417: What kind of responses have you found from audiences in the U.S.? Is it different from Europe and the U.K.?
P.M.: We get really great responses from everywhere in the world because we're playing Queen’s music, you know? So that's the common denominator. Queen’s music sets people on fire. They absolutely go crazy for it. But we do notice there's a certain style of passion that you get from an American audience that we really look forward to. We get people going crazy and jumping up and down everywhere, but there's a real dedication to rock in America. And the reactions to Queen now in the aftermath of the Bohemian Rhapsody biopic that came out means that you’re communicating to not just the original audience of Queen, but the grandparents, parents, their kids and their kids. You get four generations of people all coming along and all loving Queen equally. We try to get the look and the sound and the atmosphere as close as possible so we can let people pretend that they're at an impossible concert.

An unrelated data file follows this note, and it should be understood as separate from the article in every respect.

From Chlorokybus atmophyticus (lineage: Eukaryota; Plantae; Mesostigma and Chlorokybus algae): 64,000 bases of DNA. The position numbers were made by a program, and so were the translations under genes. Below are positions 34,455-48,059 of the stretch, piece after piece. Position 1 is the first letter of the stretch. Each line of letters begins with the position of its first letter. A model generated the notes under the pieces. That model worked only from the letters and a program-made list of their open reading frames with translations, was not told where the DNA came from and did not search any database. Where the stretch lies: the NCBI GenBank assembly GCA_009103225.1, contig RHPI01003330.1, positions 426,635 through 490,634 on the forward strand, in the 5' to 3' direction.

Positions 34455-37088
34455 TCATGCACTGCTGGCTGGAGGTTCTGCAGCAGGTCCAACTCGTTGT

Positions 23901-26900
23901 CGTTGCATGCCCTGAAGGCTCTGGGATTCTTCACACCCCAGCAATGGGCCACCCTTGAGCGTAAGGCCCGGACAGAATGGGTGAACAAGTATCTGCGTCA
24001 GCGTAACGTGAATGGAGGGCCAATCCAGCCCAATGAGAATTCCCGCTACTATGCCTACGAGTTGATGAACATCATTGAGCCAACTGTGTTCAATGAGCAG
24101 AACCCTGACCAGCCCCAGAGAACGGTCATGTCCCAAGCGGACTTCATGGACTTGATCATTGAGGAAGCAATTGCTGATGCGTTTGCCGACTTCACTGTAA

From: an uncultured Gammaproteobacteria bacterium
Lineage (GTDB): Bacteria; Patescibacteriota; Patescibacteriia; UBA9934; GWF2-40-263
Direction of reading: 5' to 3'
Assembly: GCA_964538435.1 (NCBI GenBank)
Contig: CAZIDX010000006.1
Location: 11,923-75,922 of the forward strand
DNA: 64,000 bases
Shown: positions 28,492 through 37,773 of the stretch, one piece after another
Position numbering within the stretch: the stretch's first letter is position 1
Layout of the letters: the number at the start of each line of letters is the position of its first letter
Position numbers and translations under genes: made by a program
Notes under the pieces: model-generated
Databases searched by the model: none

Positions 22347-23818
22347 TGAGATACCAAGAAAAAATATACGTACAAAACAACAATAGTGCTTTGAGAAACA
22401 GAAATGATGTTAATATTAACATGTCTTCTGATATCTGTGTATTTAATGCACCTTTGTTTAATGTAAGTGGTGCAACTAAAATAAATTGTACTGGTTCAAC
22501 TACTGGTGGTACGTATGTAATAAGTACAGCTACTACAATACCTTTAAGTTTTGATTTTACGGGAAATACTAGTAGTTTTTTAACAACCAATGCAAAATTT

417: How did the members of the band first meet?
P.M.: When we first started we were students at the halls of residence and Freddy was alive when we left home. We'd gotten to know each other by asking “What bands do you like?” and the common ground in the halls of residence I was at, probably many others too, was Queen. We were that generation that had had “I Want to Break Free” and “Radio Ga Ga” and Live Aid. We'd all been soaked in Queen so thoroughly during our adolescence that it was in the fabric of our musical vocabulary. But we were also the generation in our year that were just that little bit too young to have seen Queen live. We all were in those early days thinking, “when's Queen gonna tour again?” It didn't cross our minds that Freddy was ill. When we got the news that Freddy had died that feeling that we'd had of getting to know each other suddenly became a collective grief.